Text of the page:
Posted on February 12, 2021 at 10:14 AM by Sadye Scott-Hainchek

If the weather doesn’t have you eagerly awaiting February’s end, some historical document news might.

The Beinecke Rare Book and Manuscript Library expects to have its Frederick Douglass collection — including the great abolitionist’s personal letters, writings, and more — fully digitized for public access by the end of this month, reports the Yale Daily News.

The library only recently acquired the Walter O. Evans Collection of Frederick Douglass and Douglass Family Papers, which in addition to the Douglass papers and Douglass family papers includes scrapbooks compiled by Douglass’s sons.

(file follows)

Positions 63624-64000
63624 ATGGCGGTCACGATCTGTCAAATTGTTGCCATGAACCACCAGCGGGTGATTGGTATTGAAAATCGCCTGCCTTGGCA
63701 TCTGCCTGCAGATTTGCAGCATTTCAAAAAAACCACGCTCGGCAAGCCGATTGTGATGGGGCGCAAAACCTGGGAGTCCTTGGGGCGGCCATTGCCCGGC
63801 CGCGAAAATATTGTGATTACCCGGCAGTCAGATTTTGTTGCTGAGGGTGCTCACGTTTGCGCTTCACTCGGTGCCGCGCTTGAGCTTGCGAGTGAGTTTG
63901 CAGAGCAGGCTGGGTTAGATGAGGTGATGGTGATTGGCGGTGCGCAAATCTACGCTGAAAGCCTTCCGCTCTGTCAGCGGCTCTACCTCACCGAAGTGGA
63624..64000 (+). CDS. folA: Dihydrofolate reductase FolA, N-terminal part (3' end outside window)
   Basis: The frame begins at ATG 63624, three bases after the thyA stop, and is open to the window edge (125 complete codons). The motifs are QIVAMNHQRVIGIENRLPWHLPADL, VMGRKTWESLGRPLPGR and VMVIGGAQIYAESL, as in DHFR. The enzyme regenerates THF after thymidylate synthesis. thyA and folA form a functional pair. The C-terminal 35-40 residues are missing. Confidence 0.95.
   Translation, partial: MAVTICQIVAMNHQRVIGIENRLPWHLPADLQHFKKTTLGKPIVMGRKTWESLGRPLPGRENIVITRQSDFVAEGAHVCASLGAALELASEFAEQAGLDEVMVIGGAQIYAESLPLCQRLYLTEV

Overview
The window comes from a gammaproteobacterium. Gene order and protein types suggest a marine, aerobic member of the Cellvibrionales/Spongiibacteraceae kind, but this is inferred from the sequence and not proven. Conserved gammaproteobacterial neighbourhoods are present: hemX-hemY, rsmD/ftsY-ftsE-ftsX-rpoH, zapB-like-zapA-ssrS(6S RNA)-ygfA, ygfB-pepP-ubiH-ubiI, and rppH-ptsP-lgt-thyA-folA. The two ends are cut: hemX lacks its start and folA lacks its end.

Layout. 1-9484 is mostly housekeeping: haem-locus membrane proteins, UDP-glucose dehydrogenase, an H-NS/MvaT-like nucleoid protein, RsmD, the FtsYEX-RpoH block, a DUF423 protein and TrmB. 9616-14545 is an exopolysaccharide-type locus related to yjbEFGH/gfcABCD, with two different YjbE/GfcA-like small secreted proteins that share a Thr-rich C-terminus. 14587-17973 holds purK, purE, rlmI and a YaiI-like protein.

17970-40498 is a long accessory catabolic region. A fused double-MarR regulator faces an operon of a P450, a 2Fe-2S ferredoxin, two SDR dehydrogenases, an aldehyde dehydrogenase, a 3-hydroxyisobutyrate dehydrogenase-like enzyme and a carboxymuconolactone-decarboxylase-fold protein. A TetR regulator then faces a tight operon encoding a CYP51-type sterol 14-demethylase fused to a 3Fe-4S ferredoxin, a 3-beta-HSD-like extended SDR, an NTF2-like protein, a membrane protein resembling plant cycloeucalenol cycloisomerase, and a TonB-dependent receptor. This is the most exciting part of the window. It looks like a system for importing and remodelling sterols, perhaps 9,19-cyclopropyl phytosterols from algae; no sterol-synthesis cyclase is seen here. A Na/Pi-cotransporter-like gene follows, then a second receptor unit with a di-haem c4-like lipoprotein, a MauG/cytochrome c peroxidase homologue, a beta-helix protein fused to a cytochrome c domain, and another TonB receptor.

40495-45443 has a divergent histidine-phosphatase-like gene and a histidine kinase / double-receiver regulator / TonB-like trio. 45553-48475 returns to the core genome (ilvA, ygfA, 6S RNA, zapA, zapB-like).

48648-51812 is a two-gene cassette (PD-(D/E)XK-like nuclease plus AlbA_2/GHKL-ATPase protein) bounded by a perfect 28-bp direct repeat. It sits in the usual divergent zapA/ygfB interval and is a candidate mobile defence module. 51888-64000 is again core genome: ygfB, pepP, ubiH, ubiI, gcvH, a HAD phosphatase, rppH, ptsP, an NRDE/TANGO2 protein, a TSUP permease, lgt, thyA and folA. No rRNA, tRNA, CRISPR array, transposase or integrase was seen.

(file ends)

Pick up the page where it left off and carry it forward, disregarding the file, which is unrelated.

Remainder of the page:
To browse the collection (once it’s available), go to the Yale University Library Digital Collections website and use call number JWJ MSS 240.

Douglass was born into slavery and went on to become a celebrated speaker, writer (including an autobiography, Narrative of the Life of Frederick Douglass, an American Slave), and reformer.

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Categories: Today in Books

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